SEOUL — French champion Olympique Lyon meets Tottenham Hotspur of the English Premier League tomorrow in the eight-team Peace Cup’s championship game at World Cup Stadium.
Both teams are unbeaten (1-0-2) in three Cup games and won their respective groups on a goal difference of one.
Lyon tied PSV Eindhoven on Wednesday in Suwon to play for the $2million prize money, and Tottenham reached the title game with a 1-1 tie against Spanish club Real Sociedad in Kwangju on Thursday.
For Lyon, the final is the team’s last tuneup before the new season. It flies home Monday to play a domestic cup game Wednesday, four days before the regular season kicks off.
“The best way to prepare for our season is to win games and win this one,” Lyon coach Gerard Houllier said. “It will require a lot of energy, but in the end this tournament will pay off.”
The championship game will be a chance for Tottenham, the youngest squad in the English Professional League, to gain needed experience and win some fans in Asia.
“Firstly, we came here for prestige and to prove our reputation,” Tottenham coach Martin Jol said. “We know there are a few English clubs very famous here, and we want to be one of them. Secondly, we want to improve our fitness.”
The match will pit Lyon’s Michael Essien — who is wanted by EPL power Chelsea — big Norwegian forward John Carew and former Arsenal striker Sylvain Wiltord against Tottenham’s high-priced lineup of Robbie Keane, Jermain Defoe, Fredi Kanoute, Andy Reid, Michael Carrick and Egyptian ace Mido.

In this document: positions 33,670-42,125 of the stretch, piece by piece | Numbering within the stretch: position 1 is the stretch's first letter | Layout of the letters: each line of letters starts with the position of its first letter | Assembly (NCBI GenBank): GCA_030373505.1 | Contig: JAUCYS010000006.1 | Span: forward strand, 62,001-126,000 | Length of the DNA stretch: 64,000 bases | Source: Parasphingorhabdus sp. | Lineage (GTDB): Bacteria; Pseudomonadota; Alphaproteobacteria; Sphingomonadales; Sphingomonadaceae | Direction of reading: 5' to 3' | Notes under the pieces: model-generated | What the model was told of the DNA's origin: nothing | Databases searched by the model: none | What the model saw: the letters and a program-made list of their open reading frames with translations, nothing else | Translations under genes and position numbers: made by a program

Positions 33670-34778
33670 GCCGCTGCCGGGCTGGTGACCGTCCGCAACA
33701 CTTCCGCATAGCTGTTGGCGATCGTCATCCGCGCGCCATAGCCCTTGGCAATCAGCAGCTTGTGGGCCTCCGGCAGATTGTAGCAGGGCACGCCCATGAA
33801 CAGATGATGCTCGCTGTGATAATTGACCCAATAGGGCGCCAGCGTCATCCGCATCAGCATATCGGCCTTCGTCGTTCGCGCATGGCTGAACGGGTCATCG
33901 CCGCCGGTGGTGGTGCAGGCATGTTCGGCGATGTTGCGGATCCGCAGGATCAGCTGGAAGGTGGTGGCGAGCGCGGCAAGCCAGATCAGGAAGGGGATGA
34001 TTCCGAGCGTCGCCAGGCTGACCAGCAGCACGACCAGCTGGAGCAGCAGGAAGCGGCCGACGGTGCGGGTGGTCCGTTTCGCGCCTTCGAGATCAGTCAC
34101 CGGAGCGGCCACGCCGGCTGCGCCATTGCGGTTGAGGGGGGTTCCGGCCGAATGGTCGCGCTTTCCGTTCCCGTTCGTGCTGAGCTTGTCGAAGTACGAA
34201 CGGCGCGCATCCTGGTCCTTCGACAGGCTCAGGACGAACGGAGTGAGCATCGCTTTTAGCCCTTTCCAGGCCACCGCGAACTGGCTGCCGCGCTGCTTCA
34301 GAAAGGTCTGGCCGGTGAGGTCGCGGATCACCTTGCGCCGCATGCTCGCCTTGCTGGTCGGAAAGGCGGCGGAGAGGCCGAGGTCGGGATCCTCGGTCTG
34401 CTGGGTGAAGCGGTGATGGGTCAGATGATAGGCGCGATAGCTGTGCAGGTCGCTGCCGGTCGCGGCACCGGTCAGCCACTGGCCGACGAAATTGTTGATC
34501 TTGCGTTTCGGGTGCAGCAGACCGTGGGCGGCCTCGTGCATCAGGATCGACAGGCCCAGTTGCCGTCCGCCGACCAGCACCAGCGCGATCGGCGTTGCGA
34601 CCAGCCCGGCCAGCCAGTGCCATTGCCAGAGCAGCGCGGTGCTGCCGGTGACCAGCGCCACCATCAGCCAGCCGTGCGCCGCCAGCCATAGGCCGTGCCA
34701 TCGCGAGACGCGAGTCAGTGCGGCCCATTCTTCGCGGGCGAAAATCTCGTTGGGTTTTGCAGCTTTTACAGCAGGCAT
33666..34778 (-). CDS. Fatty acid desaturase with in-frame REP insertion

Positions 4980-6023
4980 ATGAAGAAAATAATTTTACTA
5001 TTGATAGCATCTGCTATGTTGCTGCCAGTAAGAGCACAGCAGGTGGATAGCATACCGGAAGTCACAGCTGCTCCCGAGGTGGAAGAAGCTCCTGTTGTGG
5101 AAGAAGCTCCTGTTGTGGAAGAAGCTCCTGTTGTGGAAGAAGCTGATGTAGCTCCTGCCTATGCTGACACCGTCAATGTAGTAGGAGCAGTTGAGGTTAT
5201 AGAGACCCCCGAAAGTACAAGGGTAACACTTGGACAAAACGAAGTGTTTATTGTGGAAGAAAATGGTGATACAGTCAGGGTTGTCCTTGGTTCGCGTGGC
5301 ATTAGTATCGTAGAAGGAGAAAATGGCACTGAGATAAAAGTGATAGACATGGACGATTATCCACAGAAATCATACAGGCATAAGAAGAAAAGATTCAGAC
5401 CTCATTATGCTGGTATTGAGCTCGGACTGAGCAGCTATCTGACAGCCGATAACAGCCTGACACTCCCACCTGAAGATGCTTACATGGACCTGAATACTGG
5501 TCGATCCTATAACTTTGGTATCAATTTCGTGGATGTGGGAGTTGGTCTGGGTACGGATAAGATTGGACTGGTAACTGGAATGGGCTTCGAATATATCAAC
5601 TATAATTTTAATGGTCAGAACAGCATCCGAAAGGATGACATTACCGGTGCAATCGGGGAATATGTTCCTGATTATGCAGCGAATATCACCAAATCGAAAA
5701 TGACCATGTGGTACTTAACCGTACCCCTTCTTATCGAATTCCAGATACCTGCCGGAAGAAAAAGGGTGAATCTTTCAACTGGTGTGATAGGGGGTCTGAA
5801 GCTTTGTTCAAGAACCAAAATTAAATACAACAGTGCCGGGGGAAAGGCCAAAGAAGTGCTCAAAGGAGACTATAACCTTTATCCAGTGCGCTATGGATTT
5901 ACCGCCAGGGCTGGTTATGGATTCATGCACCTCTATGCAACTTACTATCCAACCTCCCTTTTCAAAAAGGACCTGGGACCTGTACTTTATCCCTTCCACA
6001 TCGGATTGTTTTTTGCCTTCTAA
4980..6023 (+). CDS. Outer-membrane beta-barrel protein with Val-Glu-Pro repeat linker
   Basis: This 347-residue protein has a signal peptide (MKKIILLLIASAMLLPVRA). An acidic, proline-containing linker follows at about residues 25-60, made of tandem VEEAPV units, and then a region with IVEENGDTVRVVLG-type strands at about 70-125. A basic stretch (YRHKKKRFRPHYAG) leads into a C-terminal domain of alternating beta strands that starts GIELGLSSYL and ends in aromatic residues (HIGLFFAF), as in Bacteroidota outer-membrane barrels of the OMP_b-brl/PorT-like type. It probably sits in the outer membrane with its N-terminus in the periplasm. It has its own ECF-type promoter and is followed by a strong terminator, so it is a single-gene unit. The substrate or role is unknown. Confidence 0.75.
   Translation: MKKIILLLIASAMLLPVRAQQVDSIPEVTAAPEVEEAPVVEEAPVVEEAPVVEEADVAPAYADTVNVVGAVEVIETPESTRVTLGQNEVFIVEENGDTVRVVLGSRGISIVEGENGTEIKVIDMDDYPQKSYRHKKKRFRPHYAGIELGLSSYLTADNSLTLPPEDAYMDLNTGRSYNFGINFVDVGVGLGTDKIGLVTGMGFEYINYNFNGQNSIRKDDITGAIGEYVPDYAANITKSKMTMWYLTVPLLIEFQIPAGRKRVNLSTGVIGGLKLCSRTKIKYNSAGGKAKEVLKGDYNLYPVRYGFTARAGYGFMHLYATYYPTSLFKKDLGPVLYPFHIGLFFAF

By knocking out PSV, Lyon helped ease the pain of losses to the Dutch club in the 2003 Peace Cup and this year’s Champions League quarterfinals. In the Champions League, the clubs traded 1-0 wins, but Lyon lost in the penalty shootout.
“Revenge is the last feeling that we have in our minds,” said Houllier, who is in his first year with Lyon. “I don’t think you become big and perform better when you play for revenge. It’s not a matter of who you play against; it is what you play for.”
Houllier knows Tottenham well. He previously coached EPL club Liverpool. He won five trophies but not the EPL title and was fired at the end of the 2003-2004 season.
The absence of PSV and star Korean defender Young-Pyo Lee likely will cut the crowd for the final in half. More than 62,000 watched PSV beat Korean club Seongnam in the tournament’s opening game July15, but Koreans generally do not flock to soccer games unless their national team’s stars are involved. The average crowd in the 13-team K-League is 11,552, and the best-drawing team is Incheon United with an average of 26,564.
The tournament is sponsored by the Sun Moon Soccer Foundation, founded by Rev. Sun Myung Moon.